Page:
HMS Newcastle

HMS Newcastle 1909
This cruiser was launched at Armstrong Whitworth, Elswick in November 1909, and until 1914 was stationed in the Far East, on the China and Pacific station. She had covered in operations during the Shanghai Rebellion in 1913, a consequence of the Xinhai Revolution two years earlier. She shelled Yap, and then was ordered to sail to Valparaíso for the hunt of the armed merchant raider SMS Prinz Eitel Friedrich. By late January 1916, HMS Newcastle captured the steamer SMS Mazatlan, operating covertly as the American SS. Edna. In 1917 she served with the East Indies squadron, without notable incident. In 1918 she was patrolling off the coast of South America, but again no particular event was noted and back home, the cruiser was paid off, and sold for scrapping on May 1921, to Thos W Ward yards (Lelant) in May 1923.

Weymouth class Cruisers (1910-1911)

Compared to the Bristols, the Weymouth (four ships in “-mouth”) had a quite heavier main armament (eight 6 in guns) and hull redesigns for a better seaworthiness internal space modifications to make these more roomy. Compared to the previous serie, their beam was slightly larger at 48 feet 6 inches (14.78 m) instead of 14.3 m and the same draught draught, while Displacement was much highr, at 5,250 long tons (5,330 t) normal, 5,800 long tons (5,900 t) fully loaded. They had the same powerplant, but Yarmouth herself had Brown-Curtis turbines and two-shaft arrangement, while all the others had four-shaft and Yarrow turbines, all for 25 knots.

Protection was unchanged, the main gun armament was more uniform with eight BL 6 inch Mk XI guns and a new arrangement with three mounted on an enlarged forecastle while the lower deck waist guns had this time a bulwark for high seas. Two submerged Torpedo tubes were now of the 21-inch (533 mm) mark and there were as previous ships four 3-pounder saluting guns. Later in the war, a single 3 in (76 mm) AA gun was added in 1915, and at the end of the war, director control equipment were added on a new tripod foremast.

wow’s panoramic view of the Weymouth class bridge and deck details.

Yarmouth Specifications

Dimensions 453 ft x 47 ft 6 in x 15 ft 6 in (138.1 x14.5 x4.72 m)
Displacement 5,275 long tons (5,360 t)
Crew 475 wartime
Propulsion 2 shafts Parsons steam turbines 12 × Yarrow boilers 22,000 shp (16,000 kW)
Speed 25 kn (46 km/h; 29 mph)
Range 5,610 nautical miles (10,390 km; 6,460 mi) at 10 knots (19 km/h; 12 mph)
Armament 8 single BL 6 in (152 mm) Mk XI guns, 4 single QF 3-pdr 47 mm (1.9 in) guns, 2 × 21 in (533 mm) TTs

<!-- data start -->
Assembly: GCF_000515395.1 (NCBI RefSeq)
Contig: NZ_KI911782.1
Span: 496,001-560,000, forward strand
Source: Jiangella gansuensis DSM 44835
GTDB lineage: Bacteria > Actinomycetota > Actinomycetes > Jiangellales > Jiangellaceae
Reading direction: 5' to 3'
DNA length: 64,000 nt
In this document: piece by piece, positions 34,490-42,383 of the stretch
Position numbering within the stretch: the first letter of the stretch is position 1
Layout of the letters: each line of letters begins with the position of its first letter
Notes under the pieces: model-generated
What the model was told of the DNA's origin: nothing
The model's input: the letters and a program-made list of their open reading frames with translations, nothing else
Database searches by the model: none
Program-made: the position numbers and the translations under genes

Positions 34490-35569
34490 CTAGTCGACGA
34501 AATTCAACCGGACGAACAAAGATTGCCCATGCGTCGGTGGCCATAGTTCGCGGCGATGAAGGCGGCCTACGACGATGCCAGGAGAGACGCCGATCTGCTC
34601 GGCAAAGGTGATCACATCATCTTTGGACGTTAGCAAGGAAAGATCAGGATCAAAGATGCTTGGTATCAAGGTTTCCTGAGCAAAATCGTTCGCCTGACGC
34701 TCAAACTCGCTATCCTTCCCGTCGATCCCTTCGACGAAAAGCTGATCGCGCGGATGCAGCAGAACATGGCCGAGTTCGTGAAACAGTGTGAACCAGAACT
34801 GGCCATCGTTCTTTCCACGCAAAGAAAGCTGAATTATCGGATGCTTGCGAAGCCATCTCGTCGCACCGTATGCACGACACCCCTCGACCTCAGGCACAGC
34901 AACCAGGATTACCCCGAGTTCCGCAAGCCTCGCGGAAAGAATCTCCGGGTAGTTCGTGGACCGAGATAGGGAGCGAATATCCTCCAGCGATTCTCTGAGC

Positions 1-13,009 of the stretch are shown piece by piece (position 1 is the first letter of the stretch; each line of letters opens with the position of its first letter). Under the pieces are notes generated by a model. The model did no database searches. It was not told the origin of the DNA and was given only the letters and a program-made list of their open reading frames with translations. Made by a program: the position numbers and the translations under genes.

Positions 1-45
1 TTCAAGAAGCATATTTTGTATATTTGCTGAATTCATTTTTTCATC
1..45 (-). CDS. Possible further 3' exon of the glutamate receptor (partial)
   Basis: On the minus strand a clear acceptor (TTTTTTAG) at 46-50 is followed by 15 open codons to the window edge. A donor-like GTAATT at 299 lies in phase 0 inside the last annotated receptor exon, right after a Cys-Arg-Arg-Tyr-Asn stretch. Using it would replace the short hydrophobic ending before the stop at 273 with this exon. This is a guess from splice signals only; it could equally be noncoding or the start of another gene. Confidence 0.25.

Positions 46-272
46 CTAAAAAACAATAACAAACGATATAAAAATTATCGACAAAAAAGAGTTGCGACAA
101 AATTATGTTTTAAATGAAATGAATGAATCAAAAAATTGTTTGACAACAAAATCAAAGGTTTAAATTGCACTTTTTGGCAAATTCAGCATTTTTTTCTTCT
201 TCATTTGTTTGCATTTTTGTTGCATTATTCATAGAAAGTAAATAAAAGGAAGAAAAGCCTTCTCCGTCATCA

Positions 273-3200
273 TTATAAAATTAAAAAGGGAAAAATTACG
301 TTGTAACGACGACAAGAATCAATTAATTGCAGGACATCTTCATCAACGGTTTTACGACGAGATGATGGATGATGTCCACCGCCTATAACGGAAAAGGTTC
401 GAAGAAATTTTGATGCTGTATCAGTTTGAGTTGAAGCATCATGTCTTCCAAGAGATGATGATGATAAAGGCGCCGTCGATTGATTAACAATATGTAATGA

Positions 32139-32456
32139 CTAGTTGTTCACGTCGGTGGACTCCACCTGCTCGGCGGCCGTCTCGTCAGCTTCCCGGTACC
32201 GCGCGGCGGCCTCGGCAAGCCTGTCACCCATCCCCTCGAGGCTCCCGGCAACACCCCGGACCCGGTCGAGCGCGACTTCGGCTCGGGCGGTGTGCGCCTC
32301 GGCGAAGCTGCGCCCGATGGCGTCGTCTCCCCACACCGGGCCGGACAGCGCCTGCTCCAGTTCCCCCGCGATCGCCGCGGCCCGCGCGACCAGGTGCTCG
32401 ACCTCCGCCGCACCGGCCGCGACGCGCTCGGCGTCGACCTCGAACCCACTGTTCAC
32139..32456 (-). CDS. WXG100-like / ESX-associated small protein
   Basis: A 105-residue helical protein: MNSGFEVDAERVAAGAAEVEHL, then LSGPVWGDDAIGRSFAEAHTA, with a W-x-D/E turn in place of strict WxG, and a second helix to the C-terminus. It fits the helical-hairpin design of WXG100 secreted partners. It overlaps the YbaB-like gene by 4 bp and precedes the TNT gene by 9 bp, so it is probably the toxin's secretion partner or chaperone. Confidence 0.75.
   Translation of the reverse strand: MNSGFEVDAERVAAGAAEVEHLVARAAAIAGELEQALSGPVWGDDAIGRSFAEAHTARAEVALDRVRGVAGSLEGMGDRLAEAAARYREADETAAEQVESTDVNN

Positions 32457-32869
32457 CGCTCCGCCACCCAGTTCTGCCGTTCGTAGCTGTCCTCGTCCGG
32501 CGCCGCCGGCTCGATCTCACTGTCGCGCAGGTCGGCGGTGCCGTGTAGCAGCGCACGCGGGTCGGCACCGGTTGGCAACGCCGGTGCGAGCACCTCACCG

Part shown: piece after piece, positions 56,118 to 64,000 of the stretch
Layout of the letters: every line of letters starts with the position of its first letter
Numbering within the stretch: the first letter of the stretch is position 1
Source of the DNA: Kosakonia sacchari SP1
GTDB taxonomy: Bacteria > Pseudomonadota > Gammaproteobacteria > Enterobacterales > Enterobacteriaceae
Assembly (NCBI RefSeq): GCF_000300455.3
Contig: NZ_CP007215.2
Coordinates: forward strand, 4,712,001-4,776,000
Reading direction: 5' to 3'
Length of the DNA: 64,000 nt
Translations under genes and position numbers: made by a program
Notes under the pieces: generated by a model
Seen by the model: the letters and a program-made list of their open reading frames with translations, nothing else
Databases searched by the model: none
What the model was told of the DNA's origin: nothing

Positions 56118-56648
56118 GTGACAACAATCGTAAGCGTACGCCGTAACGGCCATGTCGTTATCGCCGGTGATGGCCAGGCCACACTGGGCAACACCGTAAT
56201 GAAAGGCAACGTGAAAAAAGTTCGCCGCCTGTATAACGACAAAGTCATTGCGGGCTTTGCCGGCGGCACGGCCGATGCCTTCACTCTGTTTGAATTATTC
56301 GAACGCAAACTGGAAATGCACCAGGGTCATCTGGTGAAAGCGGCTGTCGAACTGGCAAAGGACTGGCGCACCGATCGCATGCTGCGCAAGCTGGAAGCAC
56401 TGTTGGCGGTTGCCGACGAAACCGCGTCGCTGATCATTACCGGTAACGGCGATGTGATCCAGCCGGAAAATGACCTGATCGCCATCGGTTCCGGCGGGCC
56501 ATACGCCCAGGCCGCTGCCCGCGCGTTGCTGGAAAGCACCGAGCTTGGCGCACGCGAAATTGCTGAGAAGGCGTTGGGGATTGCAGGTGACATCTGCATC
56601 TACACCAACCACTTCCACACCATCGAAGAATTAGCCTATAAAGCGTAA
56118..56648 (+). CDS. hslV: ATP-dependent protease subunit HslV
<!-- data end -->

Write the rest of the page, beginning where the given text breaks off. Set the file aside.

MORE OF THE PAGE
Armor Deck: 0.75–2 in (19–51 mm), Conning Tower: 4 in (102 mm)

HMS Weymouth class general appearence

Camouflaged Weymouth Skyros Island, Greece, 1915

HMS Weymouth

HMS weymouth was launched at Armstrong Whitworth, Elswick on 18 November, completed in October 1911, and after commission joined the 3rd Battle Squadron (Atlantic Fleet), then transferred to the 2nd Light Cruiser Squadron, based in the Mediterranean by 1913. When the war broke out, she sailed to the Indian Ocean, chasing for the SMS Emden. By February 1915, she was sent to patrol the East African coast, trying to catch SMS Königsberg. The latter ended trapped in the Rufiji River and was later sunk. She then sailed to the Adriatic in December 1915 and the next year joined the 6th Light Cruiser Squadron with the Grand Fleet. Next year she was back in the Mediterranean with the 8th Cruiser Squadron based in Brindisi. Austro-Hungarian submarine SM U-31 manage to torpedo her 2 October 1918 but she was towed, repaired and ended the war to be sold after being paid off and placed into reserve on 2 October 1928 to the broker yard Hughes Bolckow.

HMS Yarmouth, Zeppelin killer

This second cruiser was launched on 12 April 1911 from London & Glasgow Co. Yard. She was posted at the China Station when the war broke out and was sent later in the year ttok part in looking for the cruiser SMS Emden, missed her but captured two German colliers instead. Back home waters in December she joined the 2nd Light Cruiser Squadron, Grand Fleet. In February 1915, she went to the 3rd Light Cruiser Squadron, taking part in Pay 1916 to Battle of Jutland, and went of it unscaved. By 28 June 1917, she was taken in hands for a RNAS (Royal Naval Air Service) test campaign, completely rebuilt with a full take-off deck over the forward deck, mated on a pivot over the front turret. Flight Commander F. J. Rutland was the first in History to take-off wit his Sopwith Pup from such platform. Another flight took place in August by Flight Sub-Lieutenant B. A. Smart. After managing to gain altitude he succeeded in shooting down a Zeppelin L 23 near Bovbjerg. The cruiser was sold for scrap in 1922